And more Argentinian music in the evening... 
When I was in Guadalajara a month ago I met the drummer of Soda Stereo, Argentina's biggest rock band (see post). Tonight I saw what was arguably the country's second biggest band, Los Enanitos Verdes (Little Green Men). Like Soda Stereo they were formed in the early 80s, influenced by British new wave, and they're still going. They've toured Mexico many times so are well known, a fact acknowledged by a capacity 3,000 crowd in FIL´s concert hall. 
This time next year it will be our turn to pack the venue out with nine nights of music and dance. Will we bring a crowd-pleasing rock band like Little Green Men? Ah, time will tell...     

Friday, December 5, 2014

In The Nursery in Guadalajara

Half way through the afternoon I got a message from Edgardo saying, "Do you know a British group called In The Nursery? They're playing tonight in Guadalajara". Yes I most certainly did. So off we went to a small theatre across town to see the Humberstone twins perform music to the 1928 silent film, The Fall of the House of Usher.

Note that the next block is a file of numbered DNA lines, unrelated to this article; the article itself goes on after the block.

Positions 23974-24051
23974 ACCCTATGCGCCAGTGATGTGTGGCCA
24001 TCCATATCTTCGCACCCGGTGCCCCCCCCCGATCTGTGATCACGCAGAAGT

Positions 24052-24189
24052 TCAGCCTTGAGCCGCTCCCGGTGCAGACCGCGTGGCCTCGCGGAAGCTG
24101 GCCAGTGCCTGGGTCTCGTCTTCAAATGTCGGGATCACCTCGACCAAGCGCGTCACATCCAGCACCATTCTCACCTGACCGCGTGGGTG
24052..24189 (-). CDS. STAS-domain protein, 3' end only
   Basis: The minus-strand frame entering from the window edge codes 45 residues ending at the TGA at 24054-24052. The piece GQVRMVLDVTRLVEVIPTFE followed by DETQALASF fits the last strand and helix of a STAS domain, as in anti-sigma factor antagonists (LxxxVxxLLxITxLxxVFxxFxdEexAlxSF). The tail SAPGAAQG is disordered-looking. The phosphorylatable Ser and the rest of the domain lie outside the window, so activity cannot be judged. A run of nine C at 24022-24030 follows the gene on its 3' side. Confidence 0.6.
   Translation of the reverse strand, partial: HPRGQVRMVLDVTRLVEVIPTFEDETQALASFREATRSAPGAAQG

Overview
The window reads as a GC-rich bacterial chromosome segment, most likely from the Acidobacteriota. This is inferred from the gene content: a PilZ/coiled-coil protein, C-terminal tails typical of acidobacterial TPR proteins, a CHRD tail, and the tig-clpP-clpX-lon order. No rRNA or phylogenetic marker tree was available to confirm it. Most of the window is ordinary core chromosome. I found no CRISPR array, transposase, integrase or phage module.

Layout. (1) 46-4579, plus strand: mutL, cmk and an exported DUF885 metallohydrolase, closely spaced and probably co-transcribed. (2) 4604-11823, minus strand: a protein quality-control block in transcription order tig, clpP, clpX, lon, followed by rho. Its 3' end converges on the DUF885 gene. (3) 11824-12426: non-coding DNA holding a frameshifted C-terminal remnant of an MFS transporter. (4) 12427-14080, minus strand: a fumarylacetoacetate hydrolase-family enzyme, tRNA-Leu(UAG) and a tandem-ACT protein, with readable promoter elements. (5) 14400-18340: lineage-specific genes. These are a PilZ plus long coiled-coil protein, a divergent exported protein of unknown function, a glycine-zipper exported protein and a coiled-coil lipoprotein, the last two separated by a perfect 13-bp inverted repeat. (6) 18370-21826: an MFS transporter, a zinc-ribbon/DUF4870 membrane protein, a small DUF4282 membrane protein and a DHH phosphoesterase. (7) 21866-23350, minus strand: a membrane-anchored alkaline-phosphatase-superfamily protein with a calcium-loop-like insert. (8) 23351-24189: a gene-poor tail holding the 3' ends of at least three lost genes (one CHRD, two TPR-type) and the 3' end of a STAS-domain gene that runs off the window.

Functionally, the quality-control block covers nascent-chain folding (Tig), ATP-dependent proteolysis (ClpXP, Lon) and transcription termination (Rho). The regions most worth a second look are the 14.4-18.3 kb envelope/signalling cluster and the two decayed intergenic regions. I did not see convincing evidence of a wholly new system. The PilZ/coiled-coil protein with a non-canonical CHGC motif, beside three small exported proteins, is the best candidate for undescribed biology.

In we walked and immediately bumped into Nigel and Klive in the foyer. 
I've known their music since they were formed in the early 80s and have maybe 10 of their albums. In recent years they've carved an interesting niche in scoring music for silent films - and this was one of them: a surreal version of Edgar Allen Poe's short story, directed by Frenchman Jean Epstein with screenplay by a young Luis Bunuel. Not a lot happens and the acting's terrible, but technically and atmospherically it's very good, and ITN's doomy, elegiac music complemented it well. 

Thursday, December 4, 2014


To the Feria Internacional de Libro in Guadalajara... or FIL for short, the second largest book fair in the world. I'm here with a number of colleagues (from Mexico City and London) to experience first hand what it's like to be Country of Honour, which the UK will be this time next year.